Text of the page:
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hse warning Birthday and Leaving Cert parties driving spread of Covid into schools

Concern students may miss June exams as a result of infection or ‘close contact’ from congregations

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Abigail Collins of the HSE. Photo: Photocall

Abigail Collins of the HSE. Photo: Photocall

Abigail Collins of the HSE. Photo: Photocall

Leaving Cert parties and children’s birthday celebrations are driving the spread of Covid into schools.

There have even been ‘back to school’ parties as students marked the return to the classroom after weeks or months of remote learning earlier this year.

Public-health experts are concerned about how such gatherings are fuelling the continuing high levels of infection and transmission into classrooms. There is particular worry that Leaving Cert students could end up excluded from the exam hall because they are infected, or a close contact of a case.

HSE public-health specialist Dr Abigail Collins told the Irish Independent they were “very concerned” about the implications for exam candidates.

“They could end up being categorised as a close contact because of other people’s behaviour, and would be ­unable to sit their exams.”

There is less than six weeks to go to the start of the Leaving Cert and most candidates have opted to sit papers in one or more subjects.

Students will not be allowed into school to do an exam if they are infected or deemed a ‘close contact’. They will have no second opportunity to sit the paper, although they will have accredited grades as back-up.

As the school year draws to a close, HSE experts also warn that if schools are running events such as sports days or graduations, parents should not be in attendance.

Dr Kevin Kelleher, HSE assistant national director for public health and child health, said “any end-of-year rituals should not be happening with parents”. Dr Kelleher also said that sports days should be on a class or pod basis, rather than involving the entire school at one time.

He added: “A school tour is fine, so long as they can walk to it.”

There was a sharp increase last week in the incidence of Covid in schools, with some forced to close or send classes home, within a week or two of returning after Easter.

A continuing problem is that some pupils, or staff, are turning up in school even though they have symptoms. Dr Collins urged a precautionary approach: “If anyone has any signs or symptoms of Covid-19, or anyone in their household does, they should isolate and contact their GP for testing, and household members restrict their movements until the results are known.”

Dr Collins said when public health teams traced back from school cases, the source was often parties. “We have had birthday parties, return-to-school parties, Leaving Cert parties. We have had all of those instances, not just in one location and not just one region or incidence. We have seen that a few times and it does have a big impact.”

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She said the parties that cropped up in their casework covered a spectrum of ages, but 18th-birthday celebrations, generally involving sixth-year students, were a definite feature.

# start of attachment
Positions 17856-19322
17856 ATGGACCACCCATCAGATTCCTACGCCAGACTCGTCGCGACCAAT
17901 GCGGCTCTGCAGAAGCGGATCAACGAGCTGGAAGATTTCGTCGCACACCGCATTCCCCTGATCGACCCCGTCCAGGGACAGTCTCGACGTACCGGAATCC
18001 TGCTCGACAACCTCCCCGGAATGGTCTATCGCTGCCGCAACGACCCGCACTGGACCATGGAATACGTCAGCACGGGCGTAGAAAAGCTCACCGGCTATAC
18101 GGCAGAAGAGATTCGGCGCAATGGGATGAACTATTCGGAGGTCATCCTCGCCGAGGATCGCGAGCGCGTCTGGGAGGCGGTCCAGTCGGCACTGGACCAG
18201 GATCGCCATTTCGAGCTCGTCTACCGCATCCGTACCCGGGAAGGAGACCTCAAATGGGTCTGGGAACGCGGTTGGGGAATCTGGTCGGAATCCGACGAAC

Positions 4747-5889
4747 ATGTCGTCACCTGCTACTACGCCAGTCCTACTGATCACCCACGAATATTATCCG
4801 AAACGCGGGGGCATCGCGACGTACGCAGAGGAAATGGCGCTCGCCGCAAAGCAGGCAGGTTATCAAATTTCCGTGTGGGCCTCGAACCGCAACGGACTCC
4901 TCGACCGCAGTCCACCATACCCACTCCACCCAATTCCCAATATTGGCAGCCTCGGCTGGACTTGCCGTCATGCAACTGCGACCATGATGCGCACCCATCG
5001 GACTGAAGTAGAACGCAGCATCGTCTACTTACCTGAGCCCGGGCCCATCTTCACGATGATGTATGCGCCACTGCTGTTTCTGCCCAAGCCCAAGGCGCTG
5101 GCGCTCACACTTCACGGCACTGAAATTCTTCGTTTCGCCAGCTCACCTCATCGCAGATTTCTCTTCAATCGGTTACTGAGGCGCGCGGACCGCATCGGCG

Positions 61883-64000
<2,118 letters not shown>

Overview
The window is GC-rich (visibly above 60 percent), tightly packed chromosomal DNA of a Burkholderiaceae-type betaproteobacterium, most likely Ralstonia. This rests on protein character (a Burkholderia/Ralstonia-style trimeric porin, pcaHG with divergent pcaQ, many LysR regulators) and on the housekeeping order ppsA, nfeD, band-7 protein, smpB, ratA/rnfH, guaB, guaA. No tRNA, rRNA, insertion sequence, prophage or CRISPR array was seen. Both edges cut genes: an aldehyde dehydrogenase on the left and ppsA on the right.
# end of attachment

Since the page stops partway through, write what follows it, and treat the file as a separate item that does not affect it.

Dr Collins said officials accepted it had been “desperately hard for children who need that social engagement and teenagers for whom it has been a difficult year”, but exposure to Covid at any gathering carried big risks.

“You might have a party with a group of children from one school, but then they all go home. They have shared Covid-19, and they often have siblings in different schools, in post-primary school, and we see that impact immediately. There might be a few schools involved.” She said while numbers may be low, it provokes anxiety for parents and schools.

Although children mix in school, observance to public-health guidance, in terms of social distancing, hand hygiene and face coverings, means there is less spread of Covid than in the community at large. But Dr Collins said that “outside of school, that doesn’t happen in the same way; children get close together and they play and they are at higher risk of sharing any infections among themselves”.

While there may be a feeling that “outdoors is fine”, she cautioned that “outdoors is better, but it doesn’t mean there is no risk to being outdoors”.

Dr Collins added: “It is really important, especially for these next few weeks, particularly for post-primary and Leaving Certs, that they carefully mind their exposures to ensure safety and well-being of all their friends, as well as themselves.”

The events to which the HSE experts referred, happened even when the country was at the height of a Level 5 lockdown. Now there is added concern that people will misread the significant easing of restrictions from next week as a signal to take an even more cavalier approach.

But Dr Kelleher said the basic rules, such as social distancing, hand-washing and face covering as appropriate, continued to apply. He said risks were associated not only with events such as parties, but any congregation, such as “on the corners and things like that, which we have all seen”.

Dr Kelleher said it was also very important that children and teens stay within their normal bubbles, such as class or family bubbles.

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